Last Updated on October 26, 2018, by eNotes Editorial. Word Count: 1234
Young George Willard is the only child of Elizabeth and Tom Willard. His father, a dull, conventional, insensitive man, owns the local hotel. His mother, who was once a popular young belle, has never loved Tom Willard; she married him in the hope that marriage would somehow change her life...
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Young George Willard is the only child of Elizabeth and Tom Willard. His father, a dull, conventional, insensitive man, owns the local hotel. His mother, who was once a popular young belle, has never loved Tom Willard; she married him in the hope that marriage would somehow change her life for the better, because it seemed to her that the young married women of the town were happy and satisfied. Soon after her marriage, however, she realized that she was now caught in the dull life of Winesburg, her dreams turned to drab realities by her life with Tom Willard.
The only person who has ever understood her is Dr. Reefy. Only in his small, untidy office does she feel free; only there does she achieve some measure of self-expression. Their relationship, doomed from the start, is nevertheless beautiful, a meeting of two lonely and sensitive people. Dr. Reefy, too, has his sorrows. Once, years ago, a young woman, pregnant and unmarried, had come to his office, and shortly afterward he married her. The following spring she died, and from that time on, Dr. Reefy has gone around making little paper pills and stuffing his pockets with them. On the pieces of paper that become the pills, he scribbles his thoughts about the beauty and strangeness of life.
Through her son George, Elizabeth Willard hopes to express herself; she sees in him the fulfillment of her own hopes and desires. More than anything, she fears that George will settle down in Winesburg. When she learns that he wants to be a writer, she is glad. Unknown to her husband, she has put away money enough to give her son a start in life, but before she can realize her ambition, she dies. Lying on her bed, she does not seem dead to either George or Dr. Reefy. To both, she is extremely beautiful. To George, she does not seem like his mother at all. To Dr. Reefy, she is the woman he has loved, now the symbol of another lost illusion.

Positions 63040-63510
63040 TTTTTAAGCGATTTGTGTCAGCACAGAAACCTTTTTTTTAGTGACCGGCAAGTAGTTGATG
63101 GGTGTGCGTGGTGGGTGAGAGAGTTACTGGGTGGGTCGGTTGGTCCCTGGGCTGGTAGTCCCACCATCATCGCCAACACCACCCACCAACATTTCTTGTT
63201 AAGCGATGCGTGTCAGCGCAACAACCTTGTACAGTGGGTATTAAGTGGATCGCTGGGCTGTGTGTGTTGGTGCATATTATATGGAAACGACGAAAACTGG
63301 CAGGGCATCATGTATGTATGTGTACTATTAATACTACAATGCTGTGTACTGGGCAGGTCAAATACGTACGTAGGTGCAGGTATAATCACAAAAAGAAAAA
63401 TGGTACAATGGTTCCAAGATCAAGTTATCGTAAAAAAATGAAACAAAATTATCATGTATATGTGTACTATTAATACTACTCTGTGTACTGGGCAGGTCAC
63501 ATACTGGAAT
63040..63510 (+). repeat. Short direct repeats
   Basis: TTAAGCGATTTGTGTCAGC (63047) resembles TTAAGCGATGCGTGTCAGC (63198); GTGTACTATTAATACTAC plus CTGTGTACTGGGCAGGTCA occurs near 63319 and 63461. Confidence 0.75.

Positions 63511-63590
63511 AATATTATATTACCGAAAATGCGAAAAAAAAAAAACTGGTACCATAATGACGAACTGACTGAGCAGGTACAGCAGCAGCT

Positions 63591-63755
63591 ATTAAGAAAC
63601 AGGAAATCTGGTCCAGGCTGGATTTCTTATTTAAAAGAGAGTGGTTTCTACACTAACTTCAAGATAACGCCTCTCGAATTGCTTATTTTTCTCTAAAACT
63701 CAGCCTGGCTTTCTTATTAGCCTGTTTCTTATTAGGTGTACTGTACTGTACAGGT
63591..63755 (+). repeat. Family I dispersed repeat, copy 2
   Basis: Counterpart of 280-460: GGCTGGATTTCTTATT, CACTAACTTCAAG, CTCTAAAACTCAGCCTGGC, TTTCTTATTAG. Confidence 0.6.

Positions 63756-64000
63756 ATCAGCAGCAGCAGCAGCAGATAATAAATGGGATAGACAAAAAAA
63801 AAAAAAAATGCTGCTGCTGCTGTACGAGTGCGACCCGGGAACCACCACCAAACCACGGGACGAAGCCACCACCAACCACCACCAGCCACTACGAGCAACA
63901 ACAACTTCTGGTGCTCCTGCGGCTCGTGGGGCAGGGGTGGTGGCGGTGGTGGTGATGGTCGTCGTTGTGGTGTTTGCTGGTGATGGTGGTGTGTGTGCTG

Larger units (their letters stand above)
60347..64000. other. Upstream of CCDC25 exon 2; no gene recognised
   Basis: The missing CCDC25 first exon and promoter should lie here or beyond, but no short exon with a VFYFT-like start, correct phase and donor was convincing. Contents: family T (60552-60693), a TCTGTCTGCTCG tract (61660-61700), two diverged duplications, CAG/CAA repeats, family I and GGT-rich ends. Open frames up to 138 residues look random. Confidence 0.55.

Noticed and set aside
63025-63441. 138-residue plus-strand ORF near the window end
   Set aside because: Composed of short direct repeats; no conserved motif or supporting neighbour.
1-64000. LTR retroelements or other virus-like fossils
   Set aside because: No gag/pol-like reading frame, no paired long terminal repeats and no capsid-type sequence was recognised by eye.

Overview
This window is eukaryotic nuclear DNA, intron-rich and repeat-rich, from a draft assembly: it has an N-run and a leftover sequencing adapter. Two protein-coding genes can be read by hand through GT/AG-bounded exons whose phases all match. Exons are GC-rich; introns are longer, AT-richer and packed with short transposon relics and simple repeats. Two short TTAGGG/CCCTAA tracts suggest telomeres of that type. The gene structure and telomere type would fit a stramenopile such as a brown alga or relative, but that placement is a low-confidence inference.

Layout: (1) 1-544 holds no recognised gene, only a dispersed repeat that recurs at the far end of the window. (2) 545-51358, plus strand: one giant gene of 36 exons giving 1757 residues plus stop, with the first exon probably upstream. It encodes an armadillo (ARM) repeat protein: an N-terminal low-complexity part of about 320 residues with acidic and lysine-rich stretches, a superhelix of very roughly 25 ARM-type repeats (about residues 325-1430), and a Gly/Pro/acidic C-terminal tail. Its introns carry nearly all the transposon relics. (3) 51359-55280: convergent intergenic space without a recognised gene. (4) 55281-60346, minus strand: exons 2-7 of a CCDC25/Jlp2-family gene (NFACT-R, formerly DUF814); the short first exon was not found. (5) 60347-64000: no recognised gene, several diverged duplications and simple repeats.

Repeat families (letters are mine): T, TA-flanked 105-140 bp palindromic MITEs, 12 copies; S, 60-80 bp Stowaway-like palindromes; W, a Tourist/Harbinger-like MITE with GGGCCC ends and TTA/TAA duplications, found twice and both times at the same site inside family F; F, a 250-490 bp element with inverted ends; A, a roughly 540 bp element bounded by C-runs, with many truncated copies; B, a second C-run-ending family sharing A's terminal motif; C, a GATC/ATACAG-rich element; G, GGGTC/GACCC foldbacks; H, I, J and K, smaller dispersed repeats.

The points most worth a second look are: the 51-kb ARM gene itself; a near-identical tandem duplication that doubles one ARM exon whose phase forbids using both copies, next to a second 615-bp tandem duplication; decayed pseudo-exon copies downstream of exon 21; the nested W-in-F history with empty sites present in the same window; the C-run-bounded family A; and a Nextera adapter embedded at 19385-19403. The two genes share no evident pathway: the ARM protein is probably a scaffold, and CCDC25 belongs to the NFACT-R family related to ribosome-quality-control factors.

Many people of the town seek out George Willard, who works as a reporter for the local newspaper; they tell him of their lives, their compulsions, and their failures. Old Wing Biddlebaum, the berry picker, had been a schoolteacher years before in another town. He had loved the boys who were in his charge, and he was, in fact, one of those few teachers who understand young people. One of his pupils, however, having conceived a strong affection for his teacher, had accused him of homosexuality, and Wing, although innocent, had been driven out of town. In Winesburg, he has become the best berry picker in the region, but always the same hands that earn his livelihood are a source of wonder and fear to him. When George Willard encounters him in the berry field, Wing raises his hands as if to caress the young man, but a wave of horror sweeps over him, and he hurriedly thrusts them into his pockets. To George, also, Wing’s hands seem odd, mysterious.
Kate Swift, once George’s teacher, had seen in him a future writer. She had tried to tell him what writing is, what it means. George had not understood exactly, but he had understood that Kate was speaking not as his teacher but as a woman. One night, in her house, she embraces him, for George is now a young man with whom she has fallen in love. On another night, when it seems that all of Winesburg is asleep, she goes to his room, but just as she is on the point of yielding to him, she strikes him and runs away, leaving George lonely and frustrated.